Lehigh University co-hosts a panel discussion on antimicrobial resistance with the World Health Organization

Swabbing the dorm showers of Lehigh University may not be the most popular way people wrap their heads around studying health, but for Rhema Hooper, ‘26, it was a tangible way to understand the impacts of microbiology in her own home.

Hooper attended a documentary screening about antimicrobial resistance early in her Lehigh career and was swept away by the video and intense discussion that followed. This would change the way she went about her Lehigh education — including making her shower a personal lab to study antimicrobial resistance. 

Rhema Hooper speaking at the World Health Organization headquarters
Rhema Hooper '26 (center) speaking at the World Health Organization (WHO) headquarters in New York City.

Lehigh students attended a panel discussion at the World Health Organization (WHO) headquarters in New York City on May 14 regarding antimicrobial resistance and the role youth play in leading efforts against the threat. The event was also broadcast online for viewers around the world.

Werner Obermeyer, the director of the WHO in New York, said this is the second high-level meeting regarding AMR since the first in 2016, and that Lehigh was invited to serve as the singular higher education institution to co-host the discussion.

Hooper said she first became interested in this topic after a documentary about AMR was screened at Lehigh. A dialogue was held afterwards with faculty members and students had done research on the subject, and they discussed how undergraduate students could get more involved.

"It completely blew my mind, and even transformed my own approach to my Lehigh education," Hooper said. "That experience was permanently instilled in me."

Obermeyer said he was delighted to have visited Lehigh earlier this academic year to speak with students and faculty on a range of topics including AMR, in addition to connecting his colleagues to Lehigh’s experts.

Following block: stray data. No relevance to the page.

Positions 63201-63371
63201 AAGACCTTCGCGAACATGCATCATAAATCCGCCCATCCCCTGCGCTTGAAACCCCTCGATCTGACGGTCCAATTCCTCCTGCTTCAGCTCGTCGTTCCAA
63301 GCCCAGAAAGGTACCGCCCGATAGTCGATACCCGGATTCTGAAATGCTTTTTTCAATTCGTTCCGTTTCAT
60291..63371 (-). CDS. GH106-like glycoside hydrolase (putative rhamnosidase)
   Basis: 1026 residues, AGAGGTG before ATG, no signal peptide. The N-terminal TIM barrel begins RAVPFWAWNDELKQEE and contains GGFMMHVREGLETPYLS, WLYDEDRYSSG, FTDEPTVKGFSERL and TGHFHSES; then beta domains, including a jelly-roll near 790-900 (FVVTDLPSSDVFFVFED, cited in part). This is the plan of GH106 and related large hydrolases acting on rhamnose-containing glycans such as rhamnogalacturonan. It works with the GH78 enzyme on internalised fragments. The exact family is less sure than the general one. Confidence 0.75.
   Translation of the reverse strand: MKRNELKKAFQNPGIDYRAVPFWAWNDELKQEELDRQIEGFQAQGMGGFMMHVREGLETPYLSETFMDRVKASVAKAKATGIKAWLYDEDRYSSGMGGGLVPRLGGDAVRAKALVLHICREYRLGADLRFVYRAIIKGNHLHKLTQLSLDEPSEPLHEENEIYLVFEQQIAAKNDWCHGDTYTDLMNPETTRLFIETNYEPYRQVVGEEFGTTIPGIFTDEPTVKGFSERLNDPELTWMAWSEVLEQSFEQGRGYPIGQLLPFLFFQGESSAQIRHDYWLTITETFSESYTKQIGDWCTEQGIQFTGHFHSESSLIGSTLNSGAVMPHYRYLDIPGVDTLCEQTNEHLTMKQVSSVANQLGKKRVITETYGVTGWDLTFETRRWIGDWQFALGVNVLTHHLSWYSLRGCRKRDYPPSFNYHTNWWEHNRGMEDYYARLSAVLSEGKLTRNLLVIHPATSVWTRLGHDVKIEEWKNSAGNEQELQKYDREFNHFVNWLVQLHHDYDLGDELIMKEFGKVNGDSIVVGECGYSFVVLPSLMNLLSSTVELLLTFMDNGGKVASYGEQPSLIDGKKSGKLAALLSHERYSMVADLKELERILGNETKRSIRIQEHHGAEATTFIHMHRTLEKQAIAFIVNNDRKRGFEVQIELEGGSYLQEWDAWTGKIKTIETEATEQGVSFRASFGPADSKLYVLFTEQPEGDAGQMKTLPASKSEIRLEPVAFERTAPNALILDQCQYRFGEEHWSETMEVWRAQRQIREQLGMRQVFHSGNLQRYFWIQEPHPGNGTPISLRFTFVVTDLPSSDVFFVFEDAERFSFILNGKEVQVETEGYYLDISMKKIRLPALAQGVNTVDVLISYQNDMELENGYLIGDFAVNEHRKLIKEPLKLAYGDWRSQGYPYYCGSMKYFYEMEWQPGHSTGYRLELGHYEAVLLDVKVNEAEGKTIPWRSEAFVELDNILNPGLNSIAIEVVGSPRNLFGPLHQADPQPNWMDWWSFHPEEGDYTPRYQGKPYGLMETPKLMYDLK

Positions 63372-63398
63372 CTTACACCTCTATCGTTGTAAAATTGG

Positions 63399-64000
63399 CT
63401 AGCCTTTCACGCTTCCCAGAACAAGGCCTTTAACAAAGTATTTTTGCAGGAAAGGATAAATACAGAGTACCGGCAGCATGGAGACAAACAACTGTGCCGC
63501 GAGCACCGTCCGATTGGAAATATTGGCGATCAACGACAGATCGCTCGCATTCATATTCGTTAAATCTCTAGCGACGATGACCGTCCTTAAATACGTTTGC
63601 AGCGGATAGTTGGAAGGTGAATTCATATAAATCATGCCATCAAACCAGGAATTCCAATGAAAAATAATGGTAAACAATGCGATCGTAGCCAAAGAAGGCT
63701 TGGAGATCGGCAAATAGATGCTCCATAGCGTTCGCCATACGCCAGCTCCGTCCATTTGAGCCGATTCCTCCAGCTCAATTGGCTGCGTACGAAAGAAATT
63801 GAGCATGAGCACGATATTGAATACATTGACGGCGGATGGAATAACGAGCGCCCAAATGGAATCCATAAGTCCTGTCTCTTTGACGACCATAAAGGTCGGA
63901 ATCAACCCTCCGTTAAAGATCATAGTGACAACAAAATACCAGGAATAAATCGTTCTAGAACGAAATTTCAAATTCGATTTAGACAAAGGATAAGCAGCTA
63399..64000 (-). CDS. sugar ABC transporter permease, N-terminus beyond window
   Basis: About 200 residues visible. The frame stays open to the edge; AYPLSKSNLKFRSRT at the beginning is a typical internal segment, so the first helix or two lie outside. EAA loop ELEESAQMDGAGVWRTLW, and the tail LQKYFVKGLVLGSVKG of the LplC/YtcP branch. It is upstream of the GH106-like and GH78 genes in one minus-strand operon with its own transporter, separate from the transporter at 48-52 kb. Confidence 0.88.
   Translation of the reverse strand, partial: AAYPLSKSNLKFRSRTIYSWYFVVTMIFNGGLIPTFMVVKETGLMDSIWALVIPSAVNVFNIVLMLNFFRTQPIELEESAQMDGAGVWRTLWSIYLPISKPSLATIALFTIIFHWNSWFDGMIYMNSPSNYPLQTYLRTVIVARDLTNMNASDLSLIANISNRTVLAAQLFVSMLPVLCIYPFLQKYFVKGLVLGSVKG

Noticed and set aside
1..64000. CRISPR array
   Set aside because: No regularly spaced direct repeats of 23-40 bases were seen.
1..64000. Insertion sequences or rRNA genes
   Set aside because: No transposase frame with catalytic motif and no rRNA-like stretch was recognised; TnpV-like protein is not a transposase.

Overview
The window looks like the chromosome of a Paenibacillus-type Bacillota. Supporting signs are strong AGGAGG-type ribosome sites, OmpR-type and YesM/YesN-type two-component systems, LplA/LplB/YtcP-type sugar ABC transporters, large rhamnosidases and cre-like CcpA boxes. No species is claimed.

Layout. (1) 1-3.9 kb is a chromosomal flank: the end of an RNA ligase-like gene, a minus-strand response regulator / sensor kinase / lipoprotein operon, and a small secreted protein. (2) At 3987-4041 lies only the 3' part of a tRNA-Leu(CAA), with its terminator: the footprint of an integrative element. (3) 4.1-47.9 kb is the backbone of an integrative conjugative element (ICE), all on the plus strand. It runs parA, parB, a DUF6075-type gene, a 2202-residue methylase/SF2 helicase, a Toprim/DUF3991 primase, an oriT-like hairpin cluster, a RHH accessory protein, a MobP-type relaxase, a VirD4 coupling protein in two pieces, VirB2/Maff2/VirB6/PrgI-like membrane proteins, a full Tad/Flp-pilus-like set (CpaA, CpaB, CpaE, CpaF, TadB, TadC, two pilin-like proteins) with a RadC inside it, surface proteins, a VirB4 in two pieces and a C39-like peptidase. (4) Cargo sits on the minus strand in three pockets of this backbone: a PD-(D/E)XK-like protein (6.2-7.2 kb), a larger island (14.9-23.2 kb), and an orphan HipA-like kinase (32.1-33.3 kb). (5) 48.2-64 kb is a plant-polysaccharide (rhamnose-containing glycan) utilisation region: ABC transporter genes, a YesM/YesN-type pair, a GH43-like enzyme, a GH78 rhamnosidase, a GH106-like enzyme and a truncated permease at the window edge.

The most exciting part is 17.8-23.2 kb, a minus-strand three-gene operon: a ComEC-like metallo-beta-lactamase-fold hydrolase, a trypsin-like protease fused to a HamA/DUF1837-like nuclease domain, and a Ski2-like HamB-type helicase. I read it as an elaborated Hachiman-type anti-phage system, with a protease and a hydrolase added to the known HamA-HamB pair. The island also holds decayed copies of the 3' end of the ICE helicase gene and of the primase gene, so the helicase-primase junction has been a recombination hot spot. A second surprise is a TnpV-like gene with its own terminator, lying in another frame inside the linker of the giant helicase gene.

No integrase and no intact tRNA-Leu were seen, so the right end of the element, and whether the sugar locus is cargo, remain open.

“I think Lehigh is an exemplar of what can be replicated on other campuses,” Obermeyer said. “I can foresee that there are chapters created on various campuses across the country (about AMR), of which Lehigh would be the pioneer.”

Five million people die every year from bacterial infections exacerbated by antimicrobial resistance (AMR). This data, in addition to a lack of research and development of new medicines that could alleviate this global issue, are why AMR or “superbugs” was identified as one of the top 10 global public health threats facing humanity today, according to WHO. 

AMR is a phenomenon that occurs when active medications (antimicrobials) — used to treat viral, bacterial, fungal, or parasitic infections — are misused or overused, causing the infections to change over time. This means they stop responding to the medications, leading to difficulty or impossibility in dealing with the infections. The final result of this process is the greater spread of severe illnesses, diseases and even death. 

Humans, animals, plants, and the general environment are threatened by AMR, making it a multisectoral and complex issue to tackle.